Plant and Soil Sciences for undergrads
Our department focuses on all aspects of plant and soil science, from the molecular to global, wilderness to urban environments, scientific to social concerns, and field and laboratory settings. We apply chemical, biological, and physical principles to ensure adequate food supplies and a safe, aesthetically pleasing and sustainable environment. We have a student-to-faculty ratio of less than four-to-one, providing excellent research and internship opportunities for hands-on learning experiences. We know all of our students very well through our classes, advising, and research projects. Our academic environment is highly conducive to learning, with well-equipped laboratories, an extensive botanic garden, state-of-the-art greenhouses, computer facilities, and areas for studying and socializing.
We have affiliations with individuals at major nearby institutions and companies that also provide unique opportunities for learning. Recent graduates from our department are in a broad spectrum of careers including positions as landscape architects and designers, laboratory technicians, soil scientists, graduate and post-graduate research scientists, park rangers, golf course superintendents, estate managers, faculty at other universities, greenhouse and nursery production specialists, and agronomists.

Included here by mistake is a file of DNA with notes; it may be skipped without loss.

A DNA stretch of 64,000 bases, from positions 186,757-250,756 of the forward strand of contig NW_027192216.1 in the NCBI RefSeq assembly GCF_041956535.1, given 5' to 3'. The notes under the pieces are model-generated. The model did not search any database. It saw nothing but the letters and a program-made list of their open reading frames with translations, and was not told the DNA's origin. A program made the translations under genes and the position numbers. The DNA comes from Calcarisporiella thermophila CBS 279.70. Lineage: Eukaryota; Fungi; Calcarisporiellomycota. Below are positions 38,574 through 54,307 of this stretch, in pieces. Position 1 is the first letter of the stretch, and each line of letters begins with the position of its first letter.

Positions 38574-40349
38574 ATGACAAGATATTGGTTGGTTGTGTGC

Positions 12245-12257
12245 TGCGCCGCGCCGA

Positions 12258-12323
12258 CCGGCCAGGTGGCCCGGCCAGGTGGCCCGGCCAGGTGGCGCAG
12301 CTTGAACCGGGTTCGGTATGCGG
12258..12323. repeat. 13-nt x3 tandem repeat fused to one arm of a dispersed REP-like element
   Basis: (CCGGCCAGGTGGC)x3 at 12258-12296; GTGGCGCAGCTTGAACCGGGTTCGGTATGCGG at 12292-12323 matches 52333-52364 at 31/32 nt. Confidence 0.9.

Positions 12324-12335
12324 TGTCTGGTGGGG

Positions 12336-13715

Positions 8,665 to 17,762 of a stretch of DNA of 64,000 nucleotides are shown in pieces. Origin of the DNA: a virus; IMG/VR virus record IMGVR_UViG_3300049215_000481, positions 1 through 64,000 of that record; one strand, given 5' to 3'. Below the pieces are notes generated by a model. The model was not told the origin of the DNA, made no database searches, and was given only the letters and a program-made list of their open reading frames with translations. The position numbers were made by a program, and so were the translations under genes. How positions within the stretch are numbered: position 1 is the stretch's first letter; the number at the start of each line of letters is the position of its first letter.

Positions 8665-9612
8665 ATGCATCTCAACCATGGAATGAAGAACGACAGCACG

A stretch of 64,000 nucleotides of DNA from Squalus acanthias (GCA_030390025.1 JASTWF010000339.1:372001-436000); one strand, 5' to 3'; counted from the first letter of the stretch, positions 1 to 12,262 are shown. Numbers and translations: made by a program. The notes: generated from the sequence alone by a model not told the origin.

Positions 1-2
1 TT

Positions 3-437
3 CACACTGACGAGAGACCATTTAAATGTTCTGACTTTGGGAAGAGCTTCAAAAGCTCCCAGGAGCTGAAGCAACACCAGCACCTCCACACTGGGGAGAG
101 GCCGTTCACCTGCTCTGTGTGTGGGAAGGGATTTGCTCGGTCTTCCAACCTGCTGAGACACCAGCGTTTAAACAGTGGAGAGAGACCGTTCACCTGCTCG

Students explore the soil as a precious resource and investigate the key role it plays as a reservoir of water and nutrients for plant health. The required courses will provide the foundation needed for careers in environmental consulting, natural resource management and restoration. Required courses include:
PLSC 204 - Introduction to Soil Science
PLSC 205 - Introduction to Soil Science Laboratory
PLSC 305 - Soil Fertility and Plant Nutrition
This minor gives students insights into the natural and managed landscape. The courses supplement a wide variety of environmental careers. The program is open to students in any UD major except for landscape architecture and requires a total of 19 to 20 credits, including the following required courses:
PLSC 101 – Botany I
PLSC 204 – Introduction to Soil Science
PLSC 403 – Landscape Management